Fermenting Cheer with Better Beer
“I’m all about the quality of the beer,” says Jim Jones from the newly-opened Yeti Taproom
by Evangeline Neve
Are you one of the over 1500 people who attended Nepal’s First International Beer Festival back in December, and have been wanting to get another one of those brews ever since? Or perhaps you didn’t go, and wish you had. Well, don’t worry: the Yeti Taproom and Beer Garden is now open in Thamel.
The location itself is pretty amazing—it sounds like a cliché to call it an oasis in the center of an ever-busier Thamel, but that’s exactly what it is. I’ve been there several times now, and still feel pleasantly surprised when I enter: how can turning down a narrow alley off Narshing Chowk lead me into such a peaceful, green open space?
Over a couple of tasty beers with owner Jim Jones—who organized the beer festival, and with several local partners, opened this place—I get a chance to discuss what brought him here, and his future plans. My first question was simple: how, with his background in IT, did he become so involved with and passionate about beer?
“I’ve been a home brewer since 1991. The part of America that I grew up in drinks the most beer per capital—Wyoming (along with Alaska). Everybody made their own beer, wine, whiskey. Somebody was always making something weird and you were always drinking,” explained Jim. “After college, someone I worked with started making his own beer, and we began brewing together. Eventually, he quit, but I kept brewing. I’ve always been fascinated with beers. After a few more years, I started making wine. I went through this phase when I was fermenting everything.”
While Jim was trekking here in 2015, he needed emergency eye surgery; as he was recovering, the earthquake hit. “I never had any intentions of doing this, there was never a plan,” he insists. After helping with relief efforts, he visited other parts of SE Asia with the Nepali tour operator he had originally come here with. After seeing all the jam-packed craft beer bars and breweries in other countries, he told Jim, “I think you should come back to Nepal and open up a brewery!”
From the original plan to open a craft brewery—still on the cards, by the way—it evolved into importing craft beers, mostly from the U.S., which are sold both at this lovely venue and over 20 restaurants and hotels around Kathmandu, plus a few in Pokhara. In the last year, his market has expanded, and includes locals, tourists, and expats. As would be expected from someone in his line of work, Jim sees great potential for the future of beer in Nepal, anticipating that it will go the way it has in the west—towards more selection and craft-style beers. And, he hopes, towards more small, local breweries that use indigenous ingredients to make their beers.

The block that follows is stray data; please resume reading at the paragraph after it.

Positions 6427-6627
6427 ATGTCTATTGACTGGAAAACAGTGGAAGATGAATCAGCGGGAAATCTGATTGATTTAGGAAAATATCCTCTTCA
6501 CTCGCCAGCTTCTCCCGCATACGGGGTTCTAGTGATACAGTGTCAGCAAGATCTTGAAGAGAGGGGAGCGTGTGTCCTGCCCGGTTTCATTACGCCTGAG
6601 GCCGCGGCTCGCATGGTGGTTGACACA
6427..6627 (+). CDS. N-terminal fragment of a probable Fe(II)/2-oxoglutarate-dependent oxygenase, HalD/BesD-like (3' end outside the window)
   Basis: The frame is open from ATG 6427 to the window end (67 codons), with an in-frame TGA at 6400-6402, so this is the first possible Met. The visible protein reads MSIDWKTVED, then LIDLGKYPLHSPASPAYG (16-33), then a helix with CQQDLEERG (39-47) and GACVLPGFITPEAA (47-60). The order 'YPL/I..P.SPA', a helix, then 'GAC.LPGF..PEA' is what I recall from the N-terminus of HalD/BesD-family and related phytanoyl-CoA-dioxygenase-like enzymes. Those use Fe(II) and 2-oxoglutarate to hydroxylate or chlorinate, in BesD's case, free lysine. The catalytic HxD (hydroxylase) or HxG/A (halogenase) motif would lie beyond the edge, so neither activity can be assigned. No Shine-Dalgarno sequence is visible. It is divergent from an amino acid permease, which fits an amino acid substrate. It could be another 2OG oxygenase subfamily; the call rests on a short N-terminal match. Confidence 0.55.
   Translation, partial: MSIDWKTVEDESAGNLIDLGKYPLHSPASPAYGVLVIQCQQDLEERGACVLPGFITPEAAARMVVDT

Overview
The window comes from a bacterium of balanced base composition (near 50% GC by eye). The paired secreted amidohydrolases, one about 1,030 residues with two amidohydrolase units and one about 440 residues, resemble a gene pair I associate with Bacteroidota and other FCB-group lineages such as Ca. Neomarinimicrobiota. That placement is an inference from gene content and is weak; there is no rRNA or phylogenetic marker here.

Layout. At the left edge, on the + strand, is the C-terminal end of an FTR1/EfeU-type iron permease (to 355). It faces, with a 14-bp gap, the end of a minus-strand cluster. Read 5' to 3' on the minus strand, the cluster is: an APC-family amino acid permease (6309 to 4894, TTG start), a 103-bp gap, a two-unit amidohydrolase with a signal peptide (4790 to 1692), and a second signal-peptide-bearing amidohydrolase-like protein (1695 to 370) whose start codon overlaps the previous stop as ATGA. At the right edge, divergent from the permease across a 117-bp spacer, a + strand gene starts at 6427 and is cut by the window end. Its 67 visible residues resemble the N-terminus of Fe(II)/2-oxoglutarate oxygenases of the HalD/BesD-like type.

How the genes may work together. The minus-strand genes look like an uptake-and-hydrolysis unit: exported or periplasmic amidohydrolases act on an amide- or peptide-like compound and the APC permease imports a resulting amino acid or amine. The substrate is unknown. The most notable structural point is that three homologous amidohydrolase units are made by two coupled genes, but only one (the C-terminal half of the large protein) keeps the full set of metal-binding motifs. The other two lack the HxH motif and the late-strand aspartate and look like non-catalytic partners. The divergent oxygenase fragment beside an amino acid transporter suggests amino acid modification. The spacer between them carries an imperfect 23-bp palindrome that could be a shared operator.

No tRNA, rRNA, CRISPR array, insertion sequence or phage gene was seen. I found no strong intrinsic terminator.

With over sixty different beers on the menu at the moment, it can be hard to know where to begin, so I asked Jim his recommendation for a beer novitiate who doesn’t know where to start.
“I would recommend starting with one of two kinds,” he replied. “Either a very traditional pale ale, like 150 Lashes or a Denver pale ale, or a light Belgian Colette. Those two are the beer styles that made craft beer in America.”
And when the taps come in, which should be any day now, the Yeti Taproom plan to serve beer flights, a selection of four or five small servings of a variety of beers. In addition to this incredible selection of international beers, there are local brews too, of course. As a relative newcomer to the world of craft beers myself, I say, just jump in. You don’t have to know all about something to enjoy it, and in recent years, I’ve made a point of trying every new beer I encounter, asking questions and learning what ingredients are used and what I enjoy about which one.
Unlike my faulty memory for names and flavor profiles, Jim seems to have an almost photographic memory of the myriad beers he’s had over the years, and during our conversation, I’m constantly learning something new. For example, the final beer we try is a pumpkin-style beer called Autumn Maple. While drinking it, I learn that when the settlers first landed in America, they mistakenly thought they couldn’t drink the water. Their ships were stocked with beer and wine for the voyage, and Jim tells me the reason they landed in what is now Plymouth, Massachusetts, is because they ran out of beer. They had brought brewer’s yeast, but when they landed, there were no grains like they would traditionally have used, so they sought out indigenous crops. Apparently, pumpkins have similar residual sugar to grains, so the first American beers used pumpkin, making it a uniquely American beer. Honestly, I didn’t know if I’d like it, but as with everything I tried, it was awesome in a palate horizon-expanding kind of way.
“The irony to all of it is that I never thought I would do this, let alone overseas. Ye, here I am, selling beer at the top of the world. Eventually, I still want to make beer here, that’s still the long-term plan.”
For all our sakes, I sure hope he does!